JOPLIN, Mo. —
Occasionally you will pick up a book that shatters a lot of your preconceived ideas about history.
“White Cargo: The Forgotten History of Britain’s White Slaves in America,” by Don Jordan and Michael Walsh, is one of those books. I’ve read a lot of nonfiction historical books, but not many that had me as engrossed and as moved as this one.
Having read quite a bit about English and American history, I knew a bit about indentured servants in America, but I hadn’t realized just how long the practice existed or how widespread and horrible it actually was.
The first slaves sold in America weren’t black, but were actually white and English. A shipment consisting of 100 children, ranging in ages 8 to 16 years old and gathered up from mainly the streets of London, was sent to America in 1619, roughly four months before the first shipment of black slaves arrived.
Indentured servants were people who sold themselves as a means of paying off debts, or to get to the New World. Using them also was as a means of clearing “undesirables” off the streets and punishing and transporting convicts.
The practice was supposed to consist of a few years of servitude followed by a chance for a new life in the New World. But the indentured slaves were often beaten, starved, assaulted and worked to death, often serving years past their original agreed-upon time.
White and black slaves served side by side, with often few differences in treatment, until the use of black slaves who were owned for life picked up. Because the white slaves had a limited serving time (if they were lucky) they were often worked into the ground, with little to eat and no health care, because it didn’t pay to keep a slave healthy if you only had them for a few years.
White slaves outnumbered black slaves for years and years in America, with the slaves coming from England, Ireland and Scotland. It proved to be a highly profitable business for those involved, with transporters even resorting to kidnapping people to fill cargo holds with those who would later be forced to work the tobacco fields.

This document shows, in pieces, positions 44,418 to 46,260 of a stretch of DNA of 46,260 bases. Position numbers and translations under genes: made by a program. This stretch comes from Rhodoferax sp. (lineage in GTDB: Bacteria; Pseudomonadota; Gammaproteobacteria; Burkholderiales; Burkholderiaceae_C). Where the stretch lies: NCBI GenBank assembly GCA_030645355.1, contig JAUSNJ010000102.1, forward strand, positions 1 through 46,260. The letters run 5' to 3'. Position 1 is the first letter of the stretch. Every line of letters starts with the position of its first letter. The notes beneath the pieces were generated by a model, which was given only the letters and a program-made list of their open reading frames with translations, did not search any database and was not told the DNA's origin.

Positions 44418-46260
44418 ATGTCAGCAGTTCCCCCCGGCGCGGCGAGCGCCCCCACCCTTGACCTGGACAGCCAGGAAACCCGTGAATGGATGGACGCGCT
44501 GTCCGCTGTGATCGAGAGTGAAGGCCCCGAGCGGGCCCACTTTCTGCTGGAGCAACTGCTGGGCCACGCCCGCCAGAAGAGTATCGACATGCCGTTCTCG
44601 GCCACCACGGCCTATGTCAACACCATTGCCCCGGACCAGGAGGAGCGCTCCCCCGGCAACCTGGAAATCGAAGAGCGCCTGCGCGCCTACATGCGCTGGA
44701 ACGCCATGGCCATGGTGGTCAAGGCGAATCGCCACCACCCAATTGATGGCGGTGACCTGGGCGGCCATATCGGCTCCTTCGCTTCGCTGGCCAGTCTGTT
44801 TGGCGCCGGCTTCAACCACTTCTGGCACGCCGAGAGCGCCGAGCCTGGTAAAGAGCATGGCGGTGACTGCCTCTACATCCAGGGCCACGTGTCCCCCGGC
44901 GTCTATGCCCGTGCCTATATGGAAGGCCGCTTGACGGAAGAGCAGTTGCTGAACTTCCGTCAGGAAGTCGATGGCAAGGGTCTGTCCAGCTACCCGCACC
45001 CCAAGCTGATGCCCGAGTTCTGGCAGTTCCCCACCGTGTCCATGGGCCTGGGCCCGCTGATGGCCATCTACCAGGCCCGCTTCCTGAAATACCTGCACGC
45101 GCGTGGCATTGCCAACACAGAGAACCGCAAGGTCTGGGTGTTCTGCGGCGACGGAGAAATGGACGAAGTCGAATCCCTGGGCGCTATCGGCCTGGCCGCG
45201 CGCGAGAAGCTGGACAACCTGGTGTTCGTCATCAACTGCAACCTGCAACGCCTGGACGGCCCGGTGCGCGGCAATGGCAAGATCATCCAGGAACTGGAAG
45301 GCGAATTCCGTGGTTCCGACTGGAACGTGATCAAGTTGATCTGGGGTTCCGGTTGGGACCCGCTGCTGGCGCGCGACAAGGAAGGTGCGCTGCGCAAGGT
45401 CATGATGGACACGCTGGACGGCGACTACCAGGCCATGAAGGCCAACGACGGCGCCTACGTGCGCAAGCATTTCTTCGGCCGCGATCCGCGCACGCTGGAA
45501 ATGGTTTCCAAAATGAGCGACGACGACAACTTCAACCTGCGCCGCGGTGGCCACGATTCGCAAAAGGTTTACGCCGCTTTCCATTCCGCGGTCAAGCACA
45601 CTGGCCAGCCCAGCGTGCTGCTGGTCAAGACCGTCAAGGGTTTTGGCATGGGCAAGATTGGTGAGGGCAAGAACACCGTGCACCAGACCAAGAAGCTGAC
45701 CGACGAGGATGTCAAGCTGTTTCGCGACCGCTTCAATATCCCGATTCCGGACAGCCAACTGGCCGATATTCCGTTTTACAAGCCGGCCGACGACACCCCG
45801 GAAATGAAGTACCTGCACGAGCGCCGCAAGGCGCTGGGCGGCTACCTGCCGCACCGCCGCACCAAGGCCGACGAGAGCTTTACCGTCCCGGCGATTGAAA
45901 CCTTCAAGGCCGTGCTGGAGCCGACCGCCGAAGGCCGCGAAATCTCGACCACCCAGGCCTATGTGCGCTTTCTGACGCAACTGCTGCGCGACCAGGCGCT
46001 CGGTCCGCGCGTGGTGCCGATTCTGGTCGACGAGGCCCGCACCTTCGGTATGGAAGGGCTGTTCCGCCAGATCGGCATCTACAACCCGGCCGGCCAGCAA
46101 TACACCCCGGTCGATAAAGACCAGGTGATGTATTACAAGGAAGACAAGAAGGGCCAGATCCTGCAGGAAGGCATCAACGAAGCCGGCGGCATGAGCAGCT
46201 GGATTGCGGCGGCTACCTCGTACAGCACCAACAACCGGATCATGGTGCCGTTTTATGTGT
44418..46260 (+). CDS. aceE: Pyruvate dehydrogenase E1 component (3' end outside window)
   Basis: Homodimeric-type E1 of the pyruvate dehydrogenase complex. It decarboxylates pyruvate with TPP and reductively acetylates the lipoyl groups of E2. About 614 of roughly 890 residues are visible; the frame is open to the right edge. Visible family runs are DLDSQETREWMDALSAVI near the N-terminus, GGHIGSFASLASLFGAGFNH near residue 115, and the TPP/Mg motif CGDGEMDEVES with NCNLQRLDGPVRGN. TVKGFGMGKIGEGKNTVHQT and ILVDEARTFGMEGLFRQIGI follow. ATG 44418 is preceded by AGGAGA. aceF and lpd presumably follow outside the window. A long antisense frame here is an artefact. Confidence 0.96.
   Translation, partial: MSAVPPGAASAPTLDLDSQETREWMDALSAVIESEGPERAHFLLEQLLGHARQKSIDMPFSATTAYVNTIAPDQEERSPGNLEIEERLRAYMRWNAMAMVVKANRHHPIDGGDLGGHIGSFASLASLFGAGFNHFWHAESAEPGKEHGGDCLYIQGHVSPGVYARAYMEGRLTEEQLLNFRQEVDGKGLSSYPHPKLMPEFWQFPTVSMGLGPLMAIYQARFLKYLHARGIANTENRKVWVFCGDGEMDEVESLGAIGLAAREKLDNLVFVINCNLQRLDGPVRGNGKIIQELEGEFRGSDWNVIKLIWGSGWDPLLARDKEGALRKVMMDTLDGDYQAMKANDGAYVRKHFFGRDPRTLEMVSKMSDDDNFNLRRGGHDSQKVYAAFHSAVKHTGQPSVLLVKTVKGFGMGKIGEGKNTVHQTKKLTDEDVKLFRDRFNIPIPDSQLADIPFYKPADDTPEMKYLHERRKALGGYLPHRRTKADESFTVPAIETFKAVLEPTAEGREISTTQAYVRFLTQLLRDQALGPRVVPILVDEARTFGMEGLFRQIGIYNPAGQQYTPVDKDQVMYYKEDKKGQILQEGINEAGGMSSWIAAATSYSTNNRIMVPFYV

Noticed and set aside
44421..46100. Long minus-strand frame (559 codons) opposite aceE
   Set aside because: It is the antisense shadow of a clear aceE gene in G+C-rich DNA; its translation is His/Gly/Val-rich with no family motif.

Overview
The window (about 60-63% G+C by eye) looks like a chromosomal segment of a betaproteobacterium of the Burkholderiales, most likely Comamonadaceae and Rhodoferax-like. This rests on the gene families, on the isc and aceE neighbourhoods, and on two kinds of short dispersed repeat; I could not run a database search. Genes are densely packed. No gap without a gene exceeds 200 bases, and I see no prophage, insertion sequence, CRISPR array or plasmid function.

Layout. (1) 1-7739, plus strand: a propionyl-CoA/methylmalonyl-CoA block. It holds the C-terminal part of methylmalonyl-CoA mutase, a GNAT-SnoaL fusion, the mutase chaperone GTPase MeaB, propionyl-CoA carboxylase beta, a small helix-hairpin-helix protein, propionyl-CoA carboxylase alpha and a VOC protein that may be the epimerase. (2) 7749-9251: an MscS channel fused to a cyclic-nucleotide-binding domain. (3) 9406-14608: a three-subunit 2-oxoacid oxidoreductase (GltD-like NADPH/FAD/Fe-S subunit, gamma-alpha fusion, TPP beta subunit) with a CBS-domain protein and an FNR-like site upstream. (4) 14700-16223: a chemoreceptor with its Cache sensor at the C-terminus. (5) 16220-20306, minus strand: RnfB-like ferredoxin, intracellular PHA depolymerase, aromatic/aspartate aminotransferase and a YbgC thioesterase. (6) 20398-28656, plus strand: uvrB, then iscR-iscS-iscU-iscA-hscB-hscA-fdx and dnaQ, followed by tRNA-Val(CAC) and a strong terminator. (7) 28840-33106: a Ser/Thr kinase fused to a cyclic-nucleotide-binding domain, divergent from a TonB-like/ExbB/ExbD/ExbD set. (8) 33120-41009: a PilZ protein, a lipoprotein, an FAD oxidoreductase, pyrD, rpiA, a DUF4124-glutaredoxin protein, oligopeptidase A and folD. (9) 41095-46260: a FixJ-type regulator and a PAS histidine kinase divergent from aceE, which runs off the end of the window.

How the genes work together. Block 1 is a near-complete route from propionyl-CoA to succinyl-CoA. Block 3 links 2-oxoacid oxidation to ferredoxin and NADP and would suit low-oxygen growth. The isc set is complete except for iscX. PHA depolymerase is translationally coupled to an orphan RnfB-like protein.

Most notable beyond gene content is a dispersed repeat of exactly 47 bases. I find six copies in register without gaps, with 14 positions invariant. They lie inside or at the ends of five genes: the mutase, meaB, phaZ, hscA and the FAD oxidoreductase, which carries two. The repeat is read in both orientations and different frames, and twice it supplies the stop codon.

There were court cases of people who admitted to having kidnapped close to 100 people, and the fines were paltry for being found guilty. The government even used indenturing as a means of emptying Ireland and Scotland of pesky rebels.
One of the things I found interesting is that the transports from England stopped after the outbreak of the American Revolution and picked up for a short time after the end of the war. The English government sent a few shipments with the dregs of their prisons, and used subterfuge to hide the fact that the servants being sold were, in fact, convicts from England.
The ploy was endorsed by King George III with delighted support of any chance to dump the unwanted from England onto the rebellious Americans. But this practice was quickly halted once discovered. With America no longer available as a dumping ground, the English turned to Australia as a solution.
With thousands of people shipped to America as a means of clearing streets and prisons, many of us with early American ancestors might want to consider the fact that those ancestors could have been sent here as a way of avoiding a death sentence.
I am shocked that this history of early America was never taught in any of my classes. This was an eye-opening read, and one that I won’t soon forget.
Danya Walker is the assistant circulation supervisor at the Joplin Public Library.